which, with your predetermined tactics, you can turn to your advantage.
The following examples of tactical schemes, applicable to both kickboxing and
stickfighting, will help you.
THE CROSS: Attack a low target and use your opponent's reaction to attack a
diametrically opposed, high target. Example: a low direct kick followed by a
slash to the temple.
THE TRIANGLE: Make an
attack to the low right, the low left, and then make one high attack (or vice
versa). Example: a slash directed to the opponent's left knee, a slash directed
to the right knee, then a thrust to the solar plexus.
l. Never fight unless
you absolutely have to. Avoid people who might lead you into fights.
2. If you must fight,
fight to win. Move in to attack swiftly and decisively. Break the fight as soon
as your opponent shows no further desire to attack.
3. In self-protection,
anything beyond a parry is at the defender's option. He must at all times use
his judgment to adjust the severity of his retaliation to the potential severity
of a further attack. The retaliations in this book have been selected with the
A.S.P. philosophy in mind. It is not recommended or implied that they should be
used indiscriminately. While I would like to provide the student with very
effective and complete techniques, I do not want to suggest that he should
abdicate good judgment.
4. The best means of
self-protection is one which discour-
ages a potential opponent from attacking. A calm and fearless attitude is
invaluable to this effect.
5. As soon as you
judge that your opponent's attitude becomes too aggressive and he is about to
attack, attack first if you can to stop him in his tracks. Try to keep him at a
distance using your stick, your feet, or both.
6. The most effective
self-protective sequence is as follows.
(a) Make a feint or strike to stop the attacker in his tracks and create a
(b) Then thwart his attack and/or bring him under control
(c) Retaliate if necessary
There is no need for
acrobatic kicks. While the above sequence is not always repeated in connection
with the techniques described, keep in mind that it is always applicable. Rather
than constant repetition for each technique, it is easier to remember that,
depending on the distance, the most useful kicks are
Low direct kick to the shinbone Side-of-foot kick to the knee
Instep kick or a high direct kick to the inside of the thighs or the groin,
depending on the severity of the attack
Condition yourself for a conflict by visualizing the situation using these
techniques, in addition to using them in training (with all necessary caution).
The other kicks described in this volume are very useful in training and can
most certainly be used in self-protection. For stickfighting, however, they are
As earlier stated, kicks, slashes, and thrusts blend well, and it is
advantageous to combine them as you find necessary. You must remember that,
while the stick techniques are described in detail, all possible combinations
with kicks are not given for the sake of brevity. In short, because a kick is
not described with a given stickfighting technique, it does not mean that it
cannot be used.
7. Beginners usually
think that the retaliation part of a technique is the most important. Actually,
dodging or foiling an attack by appropriate body positioning and shifting in
accordance with the five principles comes first. Unless you under
stand this, you will not understand A.S.P. Speed is most important in this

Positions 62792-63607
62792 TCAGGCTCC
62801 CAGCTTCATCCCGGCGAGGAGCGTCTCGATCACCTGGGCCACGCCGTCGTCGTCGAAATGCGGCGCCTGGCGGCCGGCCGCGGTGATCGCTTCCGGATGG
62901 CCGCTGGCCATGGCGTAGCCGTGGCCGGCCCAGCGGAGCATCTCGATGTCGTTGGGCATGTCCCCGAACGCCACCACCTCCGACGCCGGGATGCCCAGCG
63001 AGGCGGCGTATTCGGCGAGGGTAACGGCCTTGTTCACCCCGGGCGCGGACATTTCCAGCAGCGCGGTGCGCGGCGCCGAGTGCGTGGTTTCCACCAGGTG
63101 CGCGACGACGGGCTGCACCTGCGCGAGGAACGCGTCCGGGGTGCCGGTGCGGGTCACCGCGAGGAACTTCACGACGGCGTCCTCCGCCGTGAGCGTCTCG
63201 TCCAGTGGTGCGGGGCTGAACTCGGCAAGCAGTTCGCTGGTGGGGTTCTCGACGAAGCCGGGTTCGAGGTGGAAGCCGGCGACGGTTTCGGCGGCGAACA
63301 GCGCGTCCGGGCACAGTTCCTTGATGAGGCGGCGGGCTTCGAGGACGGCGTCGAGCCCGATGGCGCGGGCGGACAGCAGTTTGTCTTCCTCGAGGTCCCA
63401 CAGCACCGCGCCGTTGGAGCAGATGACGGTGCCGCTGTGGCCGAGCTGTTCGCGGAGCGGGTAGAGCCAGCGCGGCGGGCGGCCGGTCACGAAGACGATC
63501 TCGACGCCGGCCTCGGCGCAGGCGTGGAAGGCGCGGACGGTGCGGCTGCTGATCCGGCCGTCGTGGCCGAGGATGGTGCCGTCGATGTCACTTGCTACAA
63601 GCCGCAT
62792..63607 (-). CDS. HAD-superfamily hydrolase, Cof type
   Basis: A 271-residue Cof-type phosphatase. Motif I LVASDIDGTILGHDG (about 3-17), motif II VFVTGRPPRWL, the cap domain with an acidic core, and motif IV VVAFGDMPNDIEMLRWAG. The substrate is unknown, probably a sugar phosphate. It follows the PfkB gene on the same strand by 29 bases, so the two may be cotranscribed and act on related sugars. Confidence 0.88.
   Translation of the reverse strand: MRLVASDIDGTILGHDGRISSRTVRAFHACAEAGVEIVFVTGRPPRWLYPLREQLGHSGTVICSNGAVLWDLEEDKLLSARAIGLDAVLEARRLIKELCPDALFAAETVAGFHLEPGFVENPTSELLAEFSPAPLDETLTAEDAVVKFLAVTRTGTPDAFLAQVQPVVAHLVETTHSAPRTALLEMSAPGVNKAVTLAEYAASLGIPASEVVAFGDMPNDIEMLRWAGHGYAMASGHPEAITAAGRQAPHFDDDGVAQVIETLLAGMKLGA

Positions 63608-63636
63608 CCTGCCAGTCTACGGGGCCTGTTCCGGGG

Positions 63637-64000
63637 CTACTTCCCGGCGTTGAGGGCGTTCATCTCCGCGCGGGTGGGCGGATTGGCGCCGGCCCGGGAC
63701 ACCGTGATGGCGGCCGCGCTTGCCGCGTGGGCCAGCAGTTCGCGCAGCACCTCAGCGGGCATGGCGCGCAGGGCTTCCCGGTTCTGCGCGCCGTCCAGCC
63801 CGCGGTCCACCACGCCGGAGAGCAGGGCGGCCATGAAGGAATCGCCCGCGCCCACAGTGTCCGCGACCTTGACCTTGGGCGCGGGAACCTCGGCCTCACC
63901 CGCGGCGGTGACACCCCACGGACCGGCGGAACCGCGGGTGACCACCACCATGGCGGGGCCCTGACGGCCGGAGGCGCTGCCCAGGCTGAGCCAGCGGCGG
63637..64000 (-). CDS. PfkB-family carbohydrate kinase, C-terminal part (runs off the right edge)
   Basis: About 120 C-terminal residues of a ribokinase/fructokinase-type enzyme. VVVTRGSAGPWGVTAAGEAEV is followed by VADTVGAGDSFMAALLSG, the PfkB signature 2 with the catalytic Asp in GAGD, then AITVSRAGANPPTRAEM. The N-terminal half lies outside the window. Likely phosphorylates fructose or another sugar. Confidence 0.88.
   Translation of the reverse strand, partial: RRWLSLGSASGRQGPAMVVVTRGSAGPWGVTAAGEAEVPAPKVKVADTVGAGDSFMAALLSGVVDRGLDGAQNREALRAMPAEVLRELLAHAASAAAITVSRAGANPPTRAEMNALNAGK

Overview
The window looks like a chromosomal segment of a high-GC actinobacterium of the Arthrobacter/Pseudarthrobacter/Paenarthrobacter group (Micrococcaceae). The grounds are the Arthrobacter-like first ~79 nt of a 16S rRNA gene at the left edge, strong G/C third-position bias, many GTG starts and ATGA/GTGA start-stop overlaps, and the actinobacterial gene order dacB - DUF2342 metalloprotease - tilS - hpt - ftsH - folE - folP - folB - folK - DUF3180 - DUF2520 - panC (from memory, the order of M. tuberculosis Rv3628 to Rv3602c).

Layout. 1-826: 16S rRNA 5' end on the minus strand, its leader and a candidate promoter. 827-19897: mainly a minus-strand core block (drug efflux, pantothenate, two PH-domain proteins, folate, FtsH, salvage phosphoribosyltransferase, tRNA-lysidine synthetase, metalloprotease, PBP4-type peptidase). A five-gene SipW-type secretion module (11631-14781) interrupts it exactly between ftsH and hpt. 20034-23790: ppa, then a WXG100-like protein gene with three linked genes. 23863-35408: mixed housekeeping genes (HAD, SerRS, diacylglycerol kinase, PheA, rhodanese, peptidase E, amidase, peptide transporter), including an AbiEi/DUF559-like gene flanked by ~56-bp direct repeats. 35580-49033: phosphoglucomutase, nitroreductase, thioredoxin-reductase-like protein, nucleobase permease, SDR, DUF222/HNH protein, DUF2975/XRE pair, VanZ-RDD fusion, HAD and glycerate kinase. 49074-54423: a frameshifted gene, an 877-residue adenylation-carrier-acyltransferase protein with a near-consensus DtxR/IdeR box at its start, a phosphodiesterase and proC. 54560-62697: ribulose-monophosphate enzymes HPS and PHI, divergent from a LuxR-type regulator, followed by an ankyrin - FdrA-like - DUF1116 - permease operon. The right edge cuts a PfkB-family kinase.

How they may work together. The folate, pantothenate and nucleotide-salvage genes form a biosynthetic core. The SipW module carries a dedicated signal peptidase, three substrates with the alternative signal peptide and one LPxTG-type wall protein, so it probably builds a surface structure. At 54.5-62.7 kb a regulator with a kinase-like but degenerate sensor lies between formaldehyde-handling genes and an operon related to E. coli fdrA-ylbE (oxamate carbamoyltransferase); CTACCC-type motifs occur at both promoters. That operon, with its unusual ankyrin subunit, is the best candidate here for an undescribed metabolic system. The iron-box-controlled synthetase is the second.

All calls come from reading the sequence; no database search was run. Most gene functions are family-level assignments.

respect, and this is also why conditioned reflexes are given so much emphasis in
8. The large,
unprotected, and rather soft abdominal muscles and those of the area of the
floating ribs are very vulnerable to blows, particularly during inhalation, when
these muscles are relatively relaxed and the lungs are filling with air.
Conversely, exhaling sharply when receiving a blow gives you some protection
because it tenses these muscles and braces them against the impact. It is also
helpful when delivering a blow, because it firms up the large muscles of the
trunk and abdomen and helps in the effective transmission of the power of the
trunk to the opponent, either through one's own body or the stick.
9. There are several
vulnerable parts in the human body. In order to learn how to attack them, one
has to develop great accuracy and know-how in the mode of attack. For the
average person, such effort is futile and unnecessary for self-protection.
Therefore, we will confine ourselves to large, easily accessible, vulnerable
areas. I said earlier that retaliation is secondary to body shifting and
positioning. In keeping with this emphasis, 1 will describe means to retaliate
only as related to specific techniques.
10. Variations of
techniques have been kept to a minimum in order to avoid confusion. You will
have no difficulty in devising your own with the elements learned.
11. Confidence and
skill go hand in hand. Practice is essential for developing any skill; however,
it should be consistent with the proper understanding and application of the
principles involved. Then it results in the instinctively correct application of
Important Note: All techniques described must be considered potentially
dangerous and must be practiced with caution.
Some readers may find difficulty in understanding how the severity of the
defense can be correctly proportioned to the potential severity of an attack,
particularly regarding defensive blows delivered with a stick. Keep the
following in mind.
1. The impact of the
retaliation can be controlled all the way, from a feint to a focused blow. In
order to avoid being repetitious, the reader is not reminded of this each time a
technique is described.
2. Retaliation is not
always mandatory. All or part of a technique, or none at all, may be used; and
any technique can be employed at different levels of severity. You have,
therefore, a great latitude of choice. Possible complete techniques are
described in this book, and the reader should apply them using good judgment and
Some defensive techniques may appear to be repetitive. This is because of the
goal of developing conditioned reflexes with minimal effort. In this system, a
few versatile elements of motion are used. Complexity is never tantamount to
efficacy and almost always results in poor yields.